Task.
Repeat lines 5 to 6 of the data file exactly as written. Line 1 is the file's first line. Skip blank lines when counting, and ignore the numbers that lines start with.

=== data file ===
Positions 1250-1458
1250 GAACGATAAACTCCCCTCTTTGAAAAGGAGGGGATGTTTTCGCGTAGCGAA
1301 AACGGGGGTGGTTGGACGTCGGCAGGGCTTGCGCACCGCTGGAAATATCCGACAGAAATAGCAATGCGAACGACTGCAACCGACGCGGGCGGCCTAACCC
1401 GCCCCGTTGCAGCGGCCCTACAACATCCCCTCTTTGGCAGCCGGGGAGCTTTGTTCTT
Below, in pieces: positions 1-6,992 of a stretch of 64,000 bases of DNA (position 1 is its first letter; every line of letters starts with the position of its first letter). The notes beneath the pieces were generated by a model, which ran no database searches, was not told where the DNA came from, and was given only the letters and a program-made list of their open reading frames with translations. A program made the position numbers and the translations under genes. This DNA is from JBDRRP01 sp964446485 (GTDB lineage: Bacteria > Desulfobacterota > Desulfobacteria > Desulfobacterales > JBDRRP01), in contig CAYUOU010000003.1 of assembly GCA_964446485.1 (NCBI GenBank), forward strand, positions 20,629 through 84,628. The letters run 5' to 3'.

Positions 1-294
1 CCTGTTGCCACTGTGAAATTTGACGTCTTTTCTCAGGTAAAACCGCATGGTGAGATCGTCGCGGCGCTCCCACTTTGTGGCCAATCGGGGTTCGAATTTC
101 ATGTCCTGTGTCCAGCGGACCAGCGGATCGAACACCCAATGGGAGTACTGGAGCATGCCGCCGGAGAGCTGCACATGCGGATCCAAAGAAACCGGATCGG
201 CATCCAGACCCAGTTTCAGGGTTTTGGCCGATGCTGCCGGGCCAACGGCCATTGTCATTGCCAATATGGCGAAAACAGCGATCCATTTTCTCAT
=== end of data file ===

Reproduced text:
Below, in pieces: positions 1-6,992 of a stretch of 64,000 bases of DNA (position 1 is its first letter; every line of letters starts with the position of its first letter). The notes beneath the pieces were generated by a model, which ran no database searches, was not told where the DNA came from, and was given only the letters and a program-made list of their open reading frames with translations. A program made the position numbers and the translations under genes. This DNA is from JBDRRP01 sp964446485 (GTDB lineage: Bacteria > Desulfobacterota > Desulfobacteria > Desulfobacterales > JBDRRP01), in contig CAYUOU010000003.1 of assembly GCA_964446485.1 (NCBI GenBank), forward strand, positions 20,629 through 84,628. The letters run 5' to 3'.

Positions 1-294